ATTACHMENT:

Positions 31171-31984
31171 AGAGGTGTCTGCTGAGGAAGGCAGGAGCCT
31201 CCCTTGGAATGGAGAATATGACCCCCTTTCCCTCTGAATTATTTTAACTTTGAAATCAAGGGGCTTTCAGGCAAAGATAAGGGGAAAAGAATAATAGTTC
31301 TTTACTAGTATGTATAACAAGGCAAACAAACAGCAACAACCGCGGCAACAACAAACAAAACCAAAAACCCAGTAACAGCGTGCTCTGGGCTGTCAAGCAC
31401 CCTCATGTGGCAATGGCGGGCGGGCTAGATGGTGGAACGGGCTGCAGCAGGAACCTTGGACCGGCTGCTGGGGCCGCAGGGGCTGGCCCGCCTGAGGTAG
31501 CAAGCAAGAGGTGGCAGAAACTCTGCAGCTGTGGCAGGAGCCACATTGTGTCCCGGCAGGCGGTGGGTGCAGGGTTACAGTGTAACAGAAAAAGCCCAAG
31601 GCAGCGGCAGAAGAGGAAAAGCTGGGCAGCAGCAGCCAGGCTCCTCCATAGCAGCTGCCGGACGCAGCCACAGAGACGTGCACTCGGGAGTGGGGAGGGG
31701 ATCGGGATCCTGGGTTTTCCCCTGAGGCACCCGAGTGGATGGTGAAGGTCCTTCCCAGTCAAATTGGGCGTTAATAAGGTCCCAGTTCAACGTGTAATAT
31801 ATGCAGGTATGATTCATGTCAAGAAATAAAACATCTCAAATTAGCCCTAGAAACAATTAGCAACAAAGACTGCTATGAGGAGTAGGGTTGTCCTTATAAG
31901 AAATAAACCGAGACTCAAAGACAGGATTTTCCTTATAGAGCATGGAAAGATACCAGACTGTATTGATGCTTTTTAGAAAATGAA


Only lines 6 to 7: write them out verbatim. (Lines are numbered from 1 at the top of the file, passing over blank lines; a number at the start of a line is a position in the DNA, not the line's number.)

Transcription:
31501 CAAGCAAGAGGTGGCAGAAACTCTGCAGCTGTGGCAGGAGCCACATTGTGTCCCGGCAGGCGGTGGGTGCAGGGTTACAGTGTAACAGAAAAAGCCCAAG
31601 GCAGCGGCAGAAGAGGAAAAGCTGGGCAGCAGCAGCCAGGCTCCTCCATAGCAGCTGCCGGACGCAGCCACAGAGACGTGCACTCGGGAGTGGGGAGGGG